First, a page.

“I don’t know what they have in store,” Miller said. “I’m not going down there with any ill intent. I’m just going out there to have fun.”

Savannah Mayor Van Johnson was one of the Black students from Savannah State who helped launch Orange Crush in 1988. The university dropped involvement in the 1990s, and Johnson said that over time the celebration “got off the rails.” But he also told reporters he’s concerned about “over-representation of police” at the beach party.

At Nickie’s 1971 Bar & Grill near the beach, general manager Sean Ensign said many neighboring shops and eateries will close for Orange Crush though his will stay open, selling to-go food orders like last year. But with nearby parking spaces closed, Ensign said his profits might take a hit, “possibly a few thousand dollars.”

It’s not the first time Tybee Island has targeted the Black beach party. In 2017, the city council banned alcohol and amplified music on the beach only during Orange Crush weekend. A discrimination complaint to the U.S. Justice Department resulted in city officials signing a non-binding agreement to impose uniform rules for large events.

West says Orange Crush is different because it’s promoted on social media by people who haven’t obtained permits. A new state law lets local governments recoup public safety expenses from organizers of unpermitted events.

In February, Britain Wigfall was denied an permit for space on the island for food trucks during Orange Crush. The mayor said Wigfall has continued to promote events on the island.

Wigfall, 30, said he’s promoting a concert this weekend in Savannah, but nothing on Tybee Island involving Orange Crush.

“I don’t control it,” Wigfall said. “Nobody controls the date that people go down there.”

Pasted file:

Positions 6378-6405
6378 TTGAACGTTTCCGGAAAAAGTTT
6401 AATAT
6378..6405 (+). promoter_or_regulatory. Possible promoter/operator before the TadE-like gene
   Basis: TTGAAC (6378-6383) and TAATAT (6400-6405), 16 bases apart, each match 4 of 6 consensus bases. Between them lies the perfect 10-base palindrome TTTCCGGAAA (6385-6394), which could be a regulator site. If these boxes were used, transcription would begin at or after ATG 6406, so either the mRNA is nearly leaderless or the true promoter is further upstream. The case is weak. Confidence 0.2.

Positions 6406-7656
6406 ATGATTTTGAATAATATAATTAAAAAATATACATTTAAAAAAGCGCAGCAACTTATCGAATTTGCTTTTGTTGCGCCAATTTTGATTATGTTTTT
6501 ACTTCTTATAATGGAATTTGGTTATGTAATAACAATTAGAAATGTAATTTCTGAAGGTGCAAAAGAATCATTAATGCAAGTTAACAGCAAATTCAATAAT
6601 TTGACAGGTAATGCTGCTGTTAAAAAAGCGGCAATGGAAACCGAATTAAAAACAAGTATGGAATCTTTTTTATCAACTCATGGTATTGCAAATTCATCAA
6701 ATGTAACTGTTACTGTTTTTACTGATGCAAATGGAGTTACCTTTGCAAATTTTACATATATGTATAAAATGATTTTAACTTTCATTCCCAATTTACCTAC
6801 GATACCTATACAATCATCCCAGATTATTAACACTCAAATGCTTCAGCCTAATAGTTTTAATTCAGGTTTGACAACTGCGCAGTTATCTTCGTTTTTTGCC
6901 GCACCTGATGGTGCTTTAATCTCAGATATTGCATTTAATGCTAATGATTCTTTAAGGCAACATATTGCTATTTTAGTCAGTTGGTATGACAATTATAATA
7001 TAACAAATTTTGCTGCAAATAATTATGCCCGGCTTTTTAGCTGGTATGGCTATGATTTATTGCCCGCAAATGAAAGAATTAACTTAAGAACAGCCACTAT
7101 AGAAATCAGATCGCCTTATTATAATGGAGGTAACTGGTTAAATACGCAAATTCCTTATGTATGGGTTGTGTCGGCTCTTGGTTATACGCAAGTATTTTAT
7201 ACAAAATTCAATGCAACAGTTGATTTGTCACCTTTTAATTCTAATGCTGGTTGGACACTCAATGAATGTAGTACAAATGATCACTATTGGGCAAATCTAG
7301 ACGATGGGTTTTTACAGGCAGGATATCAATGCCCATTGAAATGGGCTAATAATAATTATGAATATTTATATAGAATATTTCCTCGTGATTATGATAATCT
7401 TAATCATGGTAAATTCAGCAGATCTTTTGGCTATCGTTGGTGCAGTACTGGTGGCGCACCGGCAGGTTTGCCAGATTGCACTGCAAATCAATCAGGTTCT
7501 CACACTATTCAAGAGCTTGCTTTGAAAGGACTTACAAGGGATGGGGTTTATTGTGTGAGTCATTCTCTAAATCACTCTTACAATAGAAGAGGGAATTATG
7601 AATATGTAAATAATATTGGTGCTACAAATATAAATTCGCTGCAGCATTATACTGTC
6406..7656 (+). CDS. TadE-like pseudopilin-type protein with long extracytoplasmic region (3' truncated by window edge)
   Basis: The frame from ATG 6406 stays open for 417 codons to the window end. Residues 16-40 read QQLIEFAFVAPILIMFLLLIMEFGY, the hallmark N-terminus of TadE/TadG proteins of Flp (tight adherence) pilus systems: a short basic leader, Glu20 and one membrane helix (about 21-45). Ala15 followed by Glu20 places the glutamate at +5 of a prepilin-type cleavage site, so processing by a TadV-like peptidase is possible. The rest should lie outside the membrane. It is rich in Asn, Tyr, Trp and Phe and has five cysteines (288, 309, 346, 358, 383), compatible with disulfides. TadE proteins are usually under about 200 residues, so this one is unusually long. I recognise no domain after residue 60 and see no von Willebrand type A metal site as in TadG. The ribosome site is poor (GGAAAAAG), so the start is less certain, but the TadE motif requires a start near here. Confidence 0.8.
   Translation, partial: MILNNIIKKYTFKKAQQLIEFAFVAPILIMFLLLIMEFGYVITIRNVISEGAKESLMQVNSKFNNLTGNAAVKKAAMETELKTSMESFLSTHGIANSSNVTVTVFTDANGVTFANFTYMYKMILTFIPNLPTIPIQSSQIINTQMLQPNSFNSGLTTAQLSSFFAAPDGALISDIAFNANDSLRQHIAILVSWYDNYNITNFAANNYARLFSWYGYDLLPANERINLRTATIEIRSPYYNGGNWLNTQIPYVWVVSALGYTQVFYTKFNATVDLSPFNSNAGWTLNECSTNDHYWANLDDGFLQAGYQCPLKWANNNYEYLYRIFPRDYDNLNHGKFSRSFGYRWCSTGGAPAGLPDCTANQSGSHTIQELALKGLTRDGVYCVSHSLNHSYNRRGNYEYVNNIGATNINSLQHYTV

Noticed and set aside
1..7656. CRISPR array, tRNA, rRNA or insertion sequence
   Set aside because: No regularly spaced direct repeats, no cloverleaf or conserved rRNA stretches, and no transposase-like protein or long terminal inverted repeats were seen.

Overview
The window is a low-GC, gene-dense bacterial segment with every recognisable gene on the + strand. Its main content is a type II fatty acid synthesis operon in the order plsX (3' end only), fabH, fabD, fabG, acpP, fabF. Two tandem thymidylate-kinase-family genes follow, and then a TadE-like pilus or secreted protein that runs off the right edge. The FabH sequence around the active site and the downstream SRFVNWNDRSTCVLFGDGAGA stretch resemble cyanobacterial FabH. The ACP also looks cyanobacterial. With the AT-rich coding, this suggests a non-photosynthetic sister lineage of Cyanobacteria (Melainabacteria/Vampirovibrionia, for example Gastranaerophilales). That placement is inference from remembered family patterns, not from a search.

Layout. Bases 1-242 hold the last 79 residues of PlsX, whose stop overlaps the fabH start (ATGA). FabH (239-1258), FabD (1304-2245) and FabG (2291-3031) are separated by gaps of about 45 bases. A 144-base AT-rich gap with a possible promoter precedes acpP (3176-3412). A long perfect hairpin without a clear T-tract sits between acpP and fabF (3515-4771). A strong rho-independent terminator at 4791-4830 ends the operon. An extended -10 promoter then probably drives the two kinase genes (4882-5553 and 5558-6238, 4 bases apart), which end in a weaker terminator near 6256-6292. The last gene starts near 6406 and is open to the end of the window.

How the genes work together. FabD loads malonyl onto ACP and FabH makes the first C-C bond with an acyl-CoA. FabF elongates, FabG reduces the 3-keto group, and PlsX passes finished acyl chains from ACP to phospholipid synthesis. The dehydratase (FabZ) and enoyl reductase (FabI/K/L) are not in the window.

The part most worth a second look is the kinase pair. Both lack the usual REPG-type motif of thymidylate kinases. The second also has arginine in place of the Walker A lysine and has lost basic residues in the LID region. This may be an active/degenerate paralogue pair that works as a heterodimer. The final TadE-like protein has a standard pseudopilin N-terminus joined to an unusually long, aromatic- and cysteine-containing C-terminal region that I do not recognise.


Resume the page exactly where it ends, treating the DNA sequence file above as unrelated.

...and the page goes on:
Man who set himself on fire outside Trump trial dies of injuries, police say

NEW YORK — A man who doused himself in an accelerant and set himself on fire outside the courthouse where former President Donald Trump is on trial has died, police said. 

The New York City Police Department told The Associated Press early Saturday that the man was declared dead by staff at an area hospital.

The man was in Collect Pond Park around 1:30 p.m. Friday when he took out pamphlets espousing conspiracy theories, tossed them around, then doused himself in an accelerant and set himself on fire, officials and witnesses said.

A large number of police officers were nearby when it happened. Some officers and bystanders rushed to the aid of the man, who was hospitalized in critical condition.

The man, who police said had traveled from Florida to New York in the last few days, hadn’t breached any security checkpoints to get into the park. 

The park outside the courthouse has been a gathering spot for protesters, journalists and gawkers throughout Trump’s trial, which began with jury selection Monday. 

Through Friday, the streets and sidewalks in the area around the courthouse were generally wide open and crowds have been small and largely orderly. 

Authorities said they were also reviewing the security protocols, including whether to restrict access to the park. The side street where Trump enters and leaves the building is off limits.

“We may have to shut this area down,” New York City Police Department Deputy Commissioner Kaz Daughtry said at a news conference outside the courthouse, adding that officials would discuss the security plan soon.

US to withdraw its troops from Niger, source says

washington — The United States will withdraw its troops from Niger, a source familiar with the matter said late on Friday, adding that an agreement was reached between U.S Deputy Secretary of State Kurt Campbell and Niger’s leadership.